Learn more: What is half-cut solar cell technology?
In addition to its lines of standard solar modules, Seraphim also offers bifacial series versions of its S2, S3, and S4 lines. These modules are meant to be mounted on racks above the ground that have space underneath, so they can collect energy that is reflected off the surface they’re installed on. However, bifacial solar panels are typically not suited for residential solar installations. You can learn more about these types of solar panels here.
Compared to other brands on the market, Seraphim offers high-quality materials and industry-standard technology and performance. Its modules have efficiencies of between 18.8% and 20.6%, producing between 315 and 450 watts of power under full sun (depending on the number of cells included in the panel and how efficient each cell is).
As the temperature increases, Seraphim’s panels lose about 0.35% of their output for every degree above 25° C, which is in line with the industry standard.
Seraphim solar panels are priced in line with the market, which means you can expect to spend about $15,000 to $20,000 for a typical 6 kW solar system that uses Seraphim panels, based on the current cost of solar panels nationwide. It is important to note, however, that cost can change based on system size, your location, and the complexity of your roof.
As the map above shows, Seraphim has sales offices on all continents except Africa and Antarctica. The modules are quite popular in southeast Asia, and companies in Australia have been selling Seraphim modules for years with good results.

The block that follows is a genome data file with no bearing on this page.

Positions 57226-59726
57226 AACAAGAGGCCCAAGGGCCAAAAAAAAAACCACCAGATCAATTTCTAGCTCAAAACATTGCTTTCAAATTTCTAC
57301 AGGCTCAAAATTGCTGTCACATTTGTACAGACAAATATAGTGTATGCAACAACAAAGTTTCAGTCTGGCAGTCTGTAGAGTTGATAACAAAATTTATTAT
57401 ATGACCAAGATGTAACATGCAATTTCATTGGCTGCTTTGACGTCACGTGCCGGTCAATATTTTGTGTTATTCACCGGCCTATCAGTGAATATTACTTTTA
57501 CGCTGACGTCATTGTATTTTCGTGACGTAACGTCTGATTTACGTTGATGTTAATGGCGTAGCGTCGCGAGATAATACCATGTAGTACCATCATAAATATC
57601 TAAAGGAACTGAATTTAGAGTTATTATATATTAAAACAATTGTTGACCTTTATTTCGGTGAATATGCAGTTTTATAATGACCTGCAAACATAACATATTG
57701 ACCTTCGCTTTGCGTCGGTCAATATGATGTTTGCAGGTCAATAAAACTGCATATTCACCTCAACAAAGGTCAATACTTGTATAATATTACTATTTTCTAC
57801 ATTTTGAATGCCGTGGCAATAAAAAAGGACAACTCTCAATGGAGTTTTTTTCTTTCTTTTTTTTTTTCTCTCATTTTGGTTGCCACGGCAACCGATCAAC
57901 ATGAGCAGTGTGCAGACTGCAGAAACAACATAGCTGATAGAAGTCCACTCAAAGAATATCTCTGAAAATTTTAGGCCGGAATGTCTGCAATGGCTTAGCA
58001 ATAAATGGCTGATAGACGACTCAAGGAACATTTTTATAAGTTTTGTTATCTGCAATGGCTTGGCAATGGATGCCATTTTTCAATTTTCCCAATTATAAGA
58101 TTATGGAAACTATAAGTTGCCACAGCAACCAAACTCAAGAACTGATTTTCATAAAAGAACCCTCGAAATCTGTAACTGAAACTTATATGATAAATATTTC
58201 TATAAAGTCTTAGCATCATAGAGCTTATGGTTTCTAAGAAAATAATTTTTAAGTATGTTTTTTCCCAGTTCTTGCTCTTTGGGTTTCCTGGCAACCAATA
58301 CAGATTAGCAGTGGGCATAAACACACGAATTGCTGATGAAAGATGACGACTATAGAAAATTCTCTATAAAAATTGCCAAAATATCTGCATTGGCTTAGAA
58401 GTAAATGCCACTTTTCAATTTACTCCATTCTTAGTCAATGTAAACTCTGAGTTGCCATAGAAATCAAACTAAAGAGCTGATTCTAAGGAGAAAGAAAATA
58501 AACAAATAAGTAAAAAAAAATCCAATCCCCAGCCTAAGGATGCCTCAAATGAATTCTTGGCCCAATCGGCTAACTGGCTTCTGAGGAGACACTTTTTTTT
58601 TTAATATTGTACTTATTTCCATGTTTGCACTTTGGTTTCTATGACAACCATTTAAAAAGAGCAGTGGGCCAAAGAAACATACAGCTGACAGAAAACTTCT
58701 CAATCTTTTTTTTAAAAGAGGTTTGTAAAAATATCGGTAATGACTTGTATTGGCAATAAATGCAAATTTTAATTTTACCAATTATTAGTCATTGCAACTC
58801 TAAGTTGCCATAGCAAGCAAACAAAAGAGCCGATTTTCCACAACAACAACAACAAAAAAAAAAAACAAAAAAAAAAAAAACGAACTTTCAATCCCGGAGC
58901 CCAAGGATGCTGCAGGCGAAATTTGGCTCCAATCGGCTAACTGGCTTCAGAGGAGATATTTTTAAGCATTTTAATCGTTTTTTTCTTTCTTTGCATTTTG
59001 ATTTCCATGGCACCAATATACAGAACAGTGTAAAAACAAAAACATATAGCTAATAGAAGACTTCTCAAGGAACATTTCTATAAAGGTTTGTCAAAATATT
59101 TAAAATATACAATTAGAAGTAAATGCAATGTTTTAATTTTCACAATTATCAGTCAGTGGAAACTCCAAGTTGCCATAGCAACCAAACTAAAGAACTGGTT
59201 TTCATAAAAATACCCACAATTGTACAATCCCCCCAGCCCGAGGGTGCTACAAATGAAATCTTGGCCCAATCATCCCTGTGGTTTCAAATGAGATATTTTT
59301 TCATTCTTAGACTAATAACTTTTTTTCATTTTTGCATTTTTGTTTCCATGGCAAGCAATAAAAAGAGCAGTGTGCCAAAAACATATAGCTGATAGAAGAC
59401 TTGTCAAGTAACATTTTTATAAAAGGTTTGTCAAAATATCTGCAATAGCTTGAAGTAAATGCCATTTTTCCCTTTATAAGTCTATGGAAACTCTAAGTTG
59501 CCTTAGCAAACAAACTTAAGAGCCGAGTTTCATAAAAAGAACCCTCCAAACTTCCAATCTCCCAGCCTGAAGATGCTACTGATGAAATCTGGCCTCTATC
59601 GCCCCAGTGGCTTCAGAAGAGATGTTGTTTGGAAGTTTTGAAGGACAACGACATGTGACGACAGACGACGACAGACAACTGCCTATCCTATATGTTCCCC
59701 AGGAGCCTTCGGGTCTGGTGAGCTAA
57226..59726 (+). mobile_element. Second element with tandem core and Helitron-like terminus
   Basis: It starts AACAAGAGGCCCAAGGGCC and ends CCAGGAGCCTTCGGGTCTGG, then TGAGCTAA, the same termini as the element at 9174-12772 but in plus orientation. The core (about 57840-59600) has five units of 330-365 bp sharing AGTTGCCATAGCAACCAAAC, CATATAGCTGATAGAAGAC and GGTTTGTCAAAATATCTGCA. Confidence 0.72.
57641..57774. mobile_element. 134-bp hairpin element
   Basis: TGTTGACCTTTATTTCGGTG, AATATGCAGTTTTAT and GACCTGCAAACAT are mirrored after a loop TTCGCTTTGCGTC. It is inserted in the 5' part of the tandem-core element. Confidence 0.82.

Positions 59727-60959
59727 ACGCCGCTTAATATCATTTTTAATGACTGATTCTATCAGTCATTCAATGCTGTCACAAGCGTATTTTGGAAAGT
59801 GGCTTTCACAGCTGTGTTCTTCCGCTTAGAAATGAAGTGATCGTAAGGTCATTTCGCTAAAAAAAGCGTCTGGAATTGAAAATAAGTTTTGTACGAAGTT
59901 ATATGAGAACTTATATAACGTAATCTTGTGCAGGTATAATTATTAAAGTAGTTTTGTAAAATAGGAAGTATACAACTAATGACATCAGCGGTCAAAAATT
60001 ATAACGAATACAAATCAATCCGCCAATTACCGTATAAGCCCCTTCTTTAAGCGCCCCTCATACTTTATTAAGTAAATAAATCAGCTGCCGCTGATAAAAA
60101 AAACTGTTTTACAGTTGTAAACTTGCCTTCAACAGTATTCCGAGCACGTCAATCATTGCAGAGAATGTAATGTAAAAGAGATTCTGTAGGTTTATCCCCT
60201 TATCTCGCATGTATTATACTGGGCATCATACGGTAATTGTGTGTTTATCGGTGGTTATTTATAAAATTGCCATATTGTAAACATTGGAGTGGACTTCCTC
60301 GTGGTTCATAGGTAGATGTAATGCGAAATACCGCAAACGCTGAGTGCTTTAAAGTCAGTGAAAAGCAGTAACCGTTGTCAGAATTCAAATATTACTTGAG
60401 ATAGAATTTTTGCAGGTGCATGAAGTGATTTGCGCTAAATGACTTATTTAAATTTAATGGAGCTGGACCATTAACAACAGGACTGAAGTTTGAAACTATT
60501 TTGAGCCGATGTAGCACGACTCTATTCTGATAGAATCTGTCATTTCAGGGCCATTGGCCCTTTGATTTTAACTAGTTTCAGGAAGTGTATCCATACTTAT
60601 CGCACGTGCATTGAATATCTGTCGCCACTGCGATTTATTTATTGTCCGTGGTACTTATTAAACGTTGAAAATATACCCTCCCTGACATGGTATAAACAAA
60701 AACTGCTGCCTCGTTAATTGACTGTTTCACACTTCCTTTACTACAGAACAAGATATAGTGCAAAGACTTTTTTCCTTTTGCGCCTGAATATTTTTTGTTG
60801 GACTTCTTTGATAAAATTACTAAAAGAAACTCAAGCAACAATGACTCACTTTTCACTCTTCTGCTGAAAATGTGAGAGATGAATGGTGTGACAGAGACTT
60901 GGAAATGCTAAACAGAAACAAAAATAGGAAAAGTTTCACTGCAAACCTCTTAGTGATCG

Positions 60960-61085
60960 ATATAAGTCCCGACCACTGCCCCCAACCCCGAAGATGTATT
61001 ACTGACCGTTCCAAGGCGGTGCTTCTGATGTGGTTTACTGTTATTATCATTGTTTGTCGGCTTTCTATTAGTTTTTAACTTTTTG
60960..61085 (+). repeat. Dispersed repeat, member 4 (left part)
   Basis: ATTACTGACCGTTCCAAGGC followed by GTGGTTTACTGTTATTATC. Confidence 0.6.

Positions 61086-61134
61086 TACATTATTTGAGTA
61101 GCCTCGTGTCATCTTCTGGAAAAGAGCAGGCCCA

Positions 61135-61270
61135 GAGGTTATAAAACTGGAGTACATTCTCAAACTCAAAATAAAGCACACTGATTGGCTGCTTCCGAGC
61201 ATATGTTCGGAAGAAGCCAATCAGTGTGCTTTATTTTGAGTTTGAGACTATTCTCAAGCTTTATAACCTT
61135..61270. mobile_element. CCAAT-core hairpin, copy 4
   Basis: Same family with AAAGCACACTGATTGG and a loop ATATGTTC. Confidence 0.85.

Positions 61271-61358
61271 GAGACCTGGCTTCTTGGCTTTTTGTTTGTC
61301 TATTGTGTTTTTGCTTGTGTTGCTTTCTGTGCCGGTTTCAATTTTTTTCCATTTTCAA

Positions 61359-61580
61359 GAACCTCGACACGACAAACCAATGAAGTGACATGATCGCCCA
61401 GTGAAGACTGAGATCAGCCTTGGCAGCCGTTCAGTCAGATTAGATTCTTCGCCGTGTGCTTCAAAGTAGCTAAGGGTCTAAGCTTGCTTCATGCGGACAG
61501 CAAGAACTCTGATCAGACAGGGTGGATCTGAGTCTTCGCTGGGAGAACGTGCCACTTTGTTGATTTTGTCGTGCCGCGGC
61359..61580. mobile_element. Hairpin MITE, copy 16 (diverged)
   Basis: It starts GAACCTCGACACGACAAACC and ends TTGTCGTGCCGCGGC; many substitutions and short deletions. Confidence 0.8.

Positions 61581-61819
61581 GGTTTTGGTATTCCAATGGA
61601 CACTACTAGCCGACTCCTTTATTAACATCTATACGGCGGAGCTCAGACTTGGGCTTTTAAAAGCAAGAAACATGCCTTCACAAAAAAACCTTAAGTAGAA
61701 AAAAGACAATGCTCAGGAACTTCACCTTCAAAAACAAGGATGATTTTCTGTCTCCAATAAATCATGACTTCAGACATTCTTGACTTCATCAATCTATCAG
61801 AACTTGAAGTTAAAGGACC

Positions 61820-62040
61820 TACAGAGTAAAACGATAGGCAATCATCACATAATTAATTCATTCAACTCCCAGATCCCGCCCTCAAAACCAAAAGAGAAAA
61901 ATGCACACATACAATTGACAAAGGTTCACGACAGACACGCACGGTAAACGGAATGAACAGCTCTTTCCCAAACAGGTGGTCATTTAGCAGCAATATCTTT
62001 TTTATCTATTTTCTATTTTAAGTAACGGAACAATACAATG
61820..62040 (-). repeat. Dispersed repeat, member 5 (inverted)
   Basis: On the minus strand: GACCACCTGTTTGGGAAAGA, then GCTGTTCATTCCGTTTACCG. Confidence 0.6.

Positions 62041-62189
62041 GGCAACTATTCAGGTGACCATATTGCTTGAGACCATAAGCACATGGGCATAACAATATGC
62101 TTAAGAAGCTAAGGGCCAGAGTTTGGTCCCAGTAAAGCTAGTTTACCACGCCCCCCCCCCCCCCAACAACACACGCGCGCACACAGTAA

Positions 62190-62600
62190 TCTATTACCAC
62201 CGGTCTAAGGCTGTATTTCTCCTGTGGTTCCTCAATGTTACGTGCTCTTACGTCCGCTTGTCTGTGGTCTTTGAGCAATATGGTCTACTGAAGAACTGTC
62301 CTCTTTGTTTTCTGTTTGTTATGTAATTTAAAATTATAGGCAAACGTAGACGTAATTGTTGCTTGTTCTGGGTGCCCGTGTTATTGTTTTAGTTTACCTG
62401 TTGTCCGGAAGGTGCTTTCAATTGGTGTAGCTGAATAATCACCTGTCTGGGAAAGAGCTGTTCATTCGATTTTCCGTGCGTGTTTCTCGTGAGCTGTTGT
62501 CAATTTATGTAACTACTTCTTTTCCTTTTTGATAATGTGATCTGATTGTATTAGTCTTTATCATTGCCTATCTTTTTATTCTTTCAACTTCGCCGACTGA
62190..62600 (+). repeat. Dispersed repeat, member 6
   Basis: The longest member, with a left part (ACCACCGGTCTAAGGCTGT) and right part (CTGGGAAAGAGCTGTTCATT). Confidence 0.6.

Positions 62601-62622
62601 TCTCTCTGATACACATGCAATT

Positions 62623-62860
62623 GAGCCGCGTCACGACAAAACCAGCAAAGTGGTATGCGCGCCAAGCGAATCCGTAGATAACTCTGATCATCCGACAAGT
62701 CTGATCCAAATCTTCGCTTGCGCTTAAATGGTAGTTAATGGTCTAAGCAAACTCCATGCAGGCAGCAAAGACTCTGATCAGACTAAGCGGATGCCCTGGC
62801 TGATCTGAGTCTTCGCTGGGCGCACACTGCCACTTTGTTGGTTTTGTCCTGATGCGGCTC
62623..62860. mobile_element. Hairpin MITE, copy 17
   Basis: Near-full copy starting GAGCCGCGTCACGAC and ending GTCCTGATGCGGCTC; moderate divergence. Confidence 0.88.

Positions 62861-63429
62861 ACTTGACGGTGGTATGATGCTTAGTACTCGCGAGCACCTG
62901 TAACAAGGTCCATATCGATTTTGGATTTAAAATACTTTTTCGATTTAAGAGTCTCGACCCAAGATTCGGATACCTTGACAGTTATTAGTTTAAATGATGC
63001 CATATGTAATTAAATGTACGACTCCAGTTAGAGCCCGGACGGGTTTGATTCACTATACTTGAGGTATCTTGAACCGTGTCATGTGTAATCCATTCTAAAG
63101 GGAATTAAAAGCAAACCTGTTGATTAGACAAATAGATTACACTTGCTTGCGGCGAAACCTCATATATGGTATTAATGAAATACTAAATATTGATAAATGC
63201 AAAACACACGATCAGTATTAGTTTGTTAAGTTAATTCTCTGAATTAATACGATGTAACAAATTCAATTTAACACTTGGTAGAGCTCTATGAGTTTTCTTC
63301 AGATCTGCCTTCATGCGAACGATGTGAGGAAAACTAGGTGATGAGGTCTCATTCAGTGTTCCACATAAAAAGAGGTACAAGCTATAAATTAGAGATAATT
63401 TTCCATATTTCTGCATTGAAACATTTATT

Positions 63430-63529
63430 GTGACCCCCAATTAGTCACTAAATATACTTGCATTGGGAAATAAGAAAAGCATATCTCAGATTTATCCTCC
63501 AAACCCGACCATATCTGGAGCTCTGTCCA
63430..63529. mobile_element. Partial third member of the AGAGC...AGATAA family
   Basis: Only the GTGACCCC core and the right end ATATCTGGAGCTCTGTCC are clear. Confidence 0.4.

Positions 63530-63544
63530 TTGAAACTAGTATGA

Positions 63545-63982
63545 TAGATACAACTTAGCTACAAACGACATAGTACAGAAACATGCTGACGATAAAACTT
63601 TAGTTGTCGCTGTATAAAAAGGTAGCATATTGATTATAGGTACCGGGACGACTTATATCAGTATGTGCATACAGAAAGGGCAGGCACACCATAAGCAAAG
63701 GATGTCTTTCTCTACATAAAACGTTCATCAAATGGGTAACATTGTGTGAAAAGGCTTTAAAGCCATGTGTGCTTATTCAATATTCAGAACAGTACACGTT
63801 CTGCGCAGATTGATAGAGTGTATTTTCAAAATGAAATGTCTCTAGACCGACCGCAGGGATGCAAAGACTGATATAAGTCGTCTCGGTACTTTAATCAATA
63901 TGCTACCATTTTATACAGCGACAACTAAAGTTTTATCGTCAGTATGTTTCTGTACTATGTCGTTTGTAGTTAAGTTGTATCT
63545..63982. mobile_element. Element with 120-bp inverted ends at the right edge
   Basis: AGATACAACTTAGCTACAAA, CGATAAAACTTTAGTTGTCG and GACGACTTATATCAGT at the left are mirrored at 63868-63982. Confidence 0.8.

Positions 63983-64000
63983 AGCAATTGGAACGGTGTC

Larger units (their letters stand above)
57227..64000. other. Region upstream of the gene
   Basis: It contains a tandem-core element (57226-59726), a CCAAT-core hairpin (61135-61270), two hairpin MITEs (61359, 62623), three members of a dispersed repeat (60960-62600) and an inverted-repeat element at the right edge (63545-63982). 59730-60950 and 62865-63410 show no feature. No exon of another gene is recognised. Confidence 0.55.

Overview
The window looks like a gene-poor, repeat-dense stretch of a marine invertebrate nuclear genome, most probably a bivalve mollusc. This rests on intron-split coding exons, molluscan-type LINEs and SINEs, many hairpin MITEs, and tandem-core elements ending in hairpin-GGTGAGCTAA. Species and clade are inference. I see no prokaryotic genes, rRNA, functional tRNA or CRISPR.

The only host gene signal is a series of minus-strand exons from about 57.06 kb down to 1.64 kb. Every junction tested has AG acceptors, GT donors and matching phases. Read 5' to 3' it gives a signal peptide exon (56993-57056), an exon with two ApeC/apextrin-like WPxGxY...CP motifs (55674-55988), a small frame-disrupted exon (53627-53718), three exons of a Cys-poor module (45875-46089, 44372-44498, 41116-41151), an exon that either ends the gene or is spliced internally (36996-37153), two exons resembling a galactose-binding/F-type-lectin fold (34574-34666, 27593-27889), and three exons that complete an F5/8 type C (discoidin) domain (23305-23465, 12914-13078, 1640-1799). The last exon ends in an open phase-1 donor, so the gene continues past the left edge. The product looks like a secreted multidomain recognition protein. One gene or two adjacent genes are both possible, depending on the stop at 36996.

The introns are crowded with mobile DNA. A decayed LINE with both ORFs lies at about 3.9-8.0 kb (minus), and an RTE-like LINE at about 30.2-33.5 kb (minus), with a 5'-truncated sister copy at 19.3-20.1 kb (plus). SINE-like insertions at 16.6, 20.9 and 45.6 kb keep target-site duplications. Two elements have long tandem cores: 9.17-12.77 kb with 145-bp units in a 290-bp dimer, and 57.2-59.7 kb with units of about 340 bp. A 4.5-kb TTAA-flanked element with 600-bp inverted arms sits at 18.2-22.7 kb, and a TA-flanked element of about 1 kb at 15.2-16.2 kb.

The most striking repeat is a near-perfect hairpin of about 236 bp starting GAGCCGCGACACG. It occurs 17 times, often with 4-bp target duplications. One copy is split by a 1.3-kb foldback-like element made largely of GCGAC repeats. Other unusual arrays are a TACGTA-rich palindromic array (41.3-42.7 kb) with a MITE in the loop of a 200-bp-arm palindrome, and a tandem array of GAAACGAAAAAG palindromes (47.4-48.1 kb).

The brand is harder to come by in the United States, but we still see a couple hundred solar installations that use them every year, and as they prove their track record, we’re likely to see more solar installers offering them to customers as a good value option.
Seraphim is a bit ahead of the rest of the industry when it comes to its solar panel warranties.
Its Series S2 warranty provides assurance that nothing will go wrong with the materials and workmanship of its equipment for 15 years. Furthermore, the company offers a guarantee that the panels will produce at least 98% of their rated power during the first year and lose no more than 0.55% of their ability to produce power for the next 24 years, ending their warranty period with at least 84.8% of their original rated power output.
The 15-year product warranty is actually a bit better than the standard 12-year warranty offered by most Tier 1 solar brands, and the 25-year power output warranty is right in line with most of the industry, as well. It doesn’t match the warranty of the very best solar panels on the market from companies like Qcells and Maxeon, but it also doesn’t match their price point, meaning Seraphim panels are still quite a good value compared to the top brands.
The only potential worry here is that Seraphim is not a publicly-traded company, and therefore it’s hard to know whether they’re profitable and ready to survive for the 25 years you’re likely to have their products bolted onto your roof.
Seraphim solar panels are high-quality panels that are often sold at a competitive price. They use modern technology like PERC and half-cut cells, their 25-year performance warranty numbers compare favorably with those from other Tier 1 solar panels from brands like Trina and Longi, and they should last a good long time.
We’d like to see the company go public and release some financial information about their sales and profitability before we can wholeheartedly stand behind their warranty, but even without that, the products speak for themselves when it comes to quality and performance.
If you’re looking to add solar power to your home and your installer offers Seraphim panels at a good price, they’re worth considering.